South Carolina needs more power and needs it sooner if the state wants to keep up with the demands of a growing population and booming economy.
That was the message utility executives and economic development leaders delivered to the state House Economic Development and Utility Modernization Ad Hoc Committee during a meeting on Oct. 18.
In opening remarks, House Speaker Murrell Smith, R-Sumter, told the committee some of his reasoning in creating it last year. He said the state was running out of electrical generation capacity thanks to the dual pressures of population and economic growth.
He added this challenge makes it necessary for the state to develop a comprehensive energy reform package.
Smith also said the Christmas Eve rolling power outages in 2022 indicated the matter is reaching a crisis point.
“The new generating facilities don’t come online overnight — we all know that,” he said. “It’s time for us to learn our lessons and move on.”
All of the above
Because of the pressing need for more electric power, utilities and policy makers need to adopt an “all of the above” approach to increasing generation capacity.
Expanding nuclear, hydroelectric, natural gas and emerging renewables such as solar and wind all need to be part of the mix going forward, according to Michael Callahan, South Carolina president of Duke Energy.
“We need power, we need a lot of it, and we need to take action today,” he told the committee.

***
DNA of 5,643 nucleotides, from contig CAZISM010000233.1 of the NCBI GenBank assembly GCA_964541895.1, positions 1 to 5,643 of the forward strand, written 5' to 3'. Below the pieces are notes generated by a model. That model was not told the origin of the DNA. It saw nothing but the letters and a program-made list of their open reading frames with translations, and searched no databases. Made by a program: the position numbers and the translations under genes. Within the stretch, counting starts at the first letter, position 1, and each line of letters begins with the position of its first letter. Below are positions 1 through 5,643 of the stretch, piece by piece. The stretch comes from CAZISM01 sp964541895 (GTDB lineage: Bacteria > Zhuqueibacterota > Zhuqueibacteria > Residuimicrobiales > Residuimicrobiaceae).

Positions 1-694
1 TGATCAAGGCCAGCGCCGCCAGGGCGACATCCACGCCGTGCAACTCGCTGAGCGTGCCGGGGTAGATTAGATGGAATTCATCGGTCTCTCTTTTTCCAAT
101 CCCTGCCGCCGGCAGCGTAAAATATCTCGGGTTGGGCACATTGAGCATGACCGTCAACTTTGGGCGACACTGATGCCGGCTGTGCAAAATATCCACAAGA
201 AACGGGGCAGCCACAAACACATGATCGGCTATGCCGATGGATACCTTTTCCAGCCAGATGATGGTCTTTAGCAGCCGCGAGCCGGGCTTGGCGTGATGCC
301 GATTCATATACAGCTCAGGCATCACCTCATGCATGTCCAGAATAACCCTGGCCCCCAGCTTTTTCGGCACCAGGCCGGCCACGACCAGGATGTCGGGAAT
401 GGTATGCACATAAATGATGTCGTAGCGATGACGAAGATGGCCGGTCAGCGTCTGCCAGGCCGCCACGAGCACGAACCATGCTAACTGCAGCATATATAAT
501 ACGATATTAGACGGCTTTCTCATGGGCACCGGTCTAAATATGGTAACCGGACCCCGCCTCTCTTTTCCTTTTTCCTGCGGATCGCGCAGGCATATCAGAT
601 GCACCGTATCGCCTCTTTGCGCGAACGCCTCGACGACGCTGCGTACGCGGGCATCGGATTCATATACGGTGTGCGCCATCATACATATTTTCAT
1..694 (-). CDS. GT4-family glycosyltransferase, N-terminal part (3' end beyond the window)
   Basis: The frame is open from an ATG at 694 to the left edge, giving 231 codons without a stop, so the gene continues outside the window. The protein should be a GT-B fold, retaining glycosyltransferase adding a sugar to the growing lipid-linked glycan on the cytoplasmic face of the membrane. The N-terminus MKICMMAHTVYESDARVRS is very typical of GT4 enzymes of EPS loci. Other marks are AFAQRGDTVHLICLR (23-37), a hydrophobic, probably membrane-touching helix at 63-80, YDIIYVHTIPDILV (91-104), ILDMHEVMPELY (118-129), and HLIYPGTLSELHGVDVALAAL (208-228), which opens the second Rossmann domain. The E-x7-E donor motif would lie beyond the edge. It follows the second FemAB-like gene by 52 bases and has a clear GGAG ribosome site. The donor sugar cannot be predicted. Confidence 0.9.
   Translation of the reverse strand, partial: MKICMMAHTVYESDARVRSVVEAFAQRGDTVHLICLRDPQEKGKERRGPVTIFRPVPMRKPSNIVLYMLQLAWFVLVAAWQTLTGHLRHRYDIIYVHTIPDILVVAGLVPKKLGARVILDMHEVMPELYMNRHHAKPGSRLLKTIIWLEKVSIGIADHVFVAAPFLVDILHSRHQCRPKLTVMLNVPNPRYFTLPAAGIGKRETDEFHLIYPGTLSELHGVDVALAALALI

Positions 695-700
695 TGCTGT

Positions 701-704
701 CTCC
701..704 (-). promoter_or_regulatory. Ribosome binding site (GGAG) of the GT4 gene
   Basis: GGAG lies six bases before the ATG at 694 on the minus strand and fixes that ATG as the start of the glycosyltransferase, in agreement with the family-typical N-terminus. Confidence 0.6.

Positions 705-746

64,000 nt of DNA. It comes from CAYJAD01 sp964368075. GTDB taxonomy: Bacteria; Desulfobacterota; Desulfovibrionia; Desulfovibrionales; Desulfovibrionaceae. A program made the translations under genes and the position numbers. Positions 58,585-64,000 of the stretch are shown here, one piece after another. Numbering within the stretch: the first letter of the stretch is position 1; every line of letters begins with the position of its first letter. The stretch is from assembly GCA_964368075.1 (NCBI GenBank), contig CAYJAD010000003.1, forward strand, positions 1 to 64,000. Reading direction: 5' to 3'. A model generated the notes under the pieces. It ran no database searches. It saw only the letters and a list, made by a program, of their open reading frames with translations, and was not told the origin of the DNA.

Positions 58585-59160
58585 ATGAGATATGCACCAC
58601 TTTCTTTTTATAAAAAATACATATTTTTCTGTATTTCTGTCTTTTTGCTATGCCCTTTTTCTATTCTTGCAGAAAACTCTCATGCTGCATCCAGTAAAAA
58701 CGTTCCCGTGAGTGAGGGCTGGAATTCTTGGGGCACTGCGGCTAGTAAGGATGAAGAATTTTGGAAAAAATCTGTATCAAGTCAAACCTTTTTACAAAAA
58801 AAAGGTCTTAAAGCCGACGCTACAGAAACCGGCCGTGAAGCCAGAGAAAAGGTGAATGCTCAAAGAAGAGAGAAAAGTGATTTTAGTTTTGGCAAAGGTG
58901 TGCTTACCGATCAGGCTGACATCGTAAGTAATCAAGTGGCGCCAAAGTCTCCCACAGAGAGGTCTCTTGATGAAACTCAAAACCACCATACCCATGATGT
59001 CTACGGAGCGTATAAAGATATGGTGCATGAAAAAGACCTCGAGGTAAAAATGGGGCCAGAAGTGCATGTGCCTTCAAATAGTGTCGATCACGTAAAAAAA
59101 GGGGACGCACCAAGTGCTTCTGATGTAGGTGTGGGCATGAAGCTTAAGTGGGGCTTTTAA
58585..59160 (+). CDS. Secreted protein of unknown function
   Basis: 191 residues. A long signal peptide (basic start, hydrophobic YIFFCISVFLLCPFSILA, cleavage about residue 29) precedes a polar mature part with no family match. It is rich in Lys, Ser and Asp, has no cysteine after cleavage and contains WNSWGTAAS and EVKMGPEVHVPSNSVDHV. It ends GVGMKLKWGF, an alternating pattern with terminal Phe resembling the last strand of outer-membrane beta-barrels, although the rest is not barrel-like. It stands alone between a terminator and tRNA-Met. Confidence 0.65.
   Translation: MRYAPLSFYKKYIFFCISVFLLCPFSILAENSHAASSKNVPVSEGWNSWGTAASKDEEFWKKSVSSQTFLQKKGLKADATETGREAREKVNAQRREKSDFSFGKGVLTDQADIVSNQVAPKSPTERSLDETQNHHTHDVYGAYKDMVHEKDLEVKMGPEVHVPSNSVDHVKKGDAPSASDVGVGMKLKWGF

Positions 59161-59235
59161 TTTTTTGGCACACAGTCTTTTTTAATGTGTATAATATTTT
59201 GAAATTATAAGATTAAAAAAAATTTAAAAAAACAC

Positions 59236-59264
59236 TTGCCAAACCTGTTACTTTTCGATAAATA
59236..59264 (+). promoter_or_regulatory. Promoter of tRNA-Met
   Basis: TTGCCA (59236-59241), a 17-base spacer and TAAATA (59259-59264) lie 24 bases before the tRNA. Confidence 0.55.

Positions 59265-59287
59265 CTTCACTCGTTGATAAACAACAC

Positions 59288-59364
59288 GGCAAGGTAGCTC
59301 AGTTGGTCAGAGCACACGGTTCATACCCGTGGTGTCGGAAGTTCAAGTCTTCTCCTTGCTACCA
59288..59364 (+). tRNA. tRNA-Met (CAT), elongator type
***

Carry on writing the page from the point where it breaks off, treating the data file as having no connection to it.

While utilities like Duke anticipate meeting some of the intermediate-term needs for power from emerging technologies like Small Modular Reactors for new nuclear power, Callahan said expanding capacity from existing assets like Duke’s Bad Creek pumped storage hydroelectric facility in the Upstate will be key to meeting immediate needs.
“Bad Creek for us is probably the most valuable asset we have on the system today,” he said.
Duke is pursuing plans to double Bad Creek’s generating capacity from 1,400 megawatts to 2,800 megawatts. Callahan said for this and other projects to come online as quickly as possible, utilities need regulatory clarity and a permitting process devoid of unnecessary delays.
More power, more gas
In addition to new generating capacity, one of the most acute needs in the state is more natural gas, according to Keller Kissam, president of Dominion Energy South Carolina.
He explained natural gas is critical for both power generation and industrial customers. He said supply falls into two categories: interruptible gas and firm gas. Many of the state’s largest industrial customers rely on firm gas to maintain operations.
“We don’t have any more firm gas to provide,” Kissam said. “That’s pretty embarrassing.”
Demand for gas is also increasing for residential customers as the state’s population continues to increase rapidly. Kissam pointed to demand in the Myrtle Beach area, one of the fastest growing communities in the nation.
Kissam said much of that new demand is from people moving to the Palmetto State from areas where natural gas was a mainstay for residential use.
“People are moving (to Myrtle Beach) from up north — they like gas heat,” he said. “People want natural gas. I don’t care what they’re doing in New York or California banning gas, but the people down here haven’t read those news reports.”
Among the possible solutions to the gas supply problem is using existing utility rights-of-way to incrementally expand natural gas pipeline capacity, Kissam said.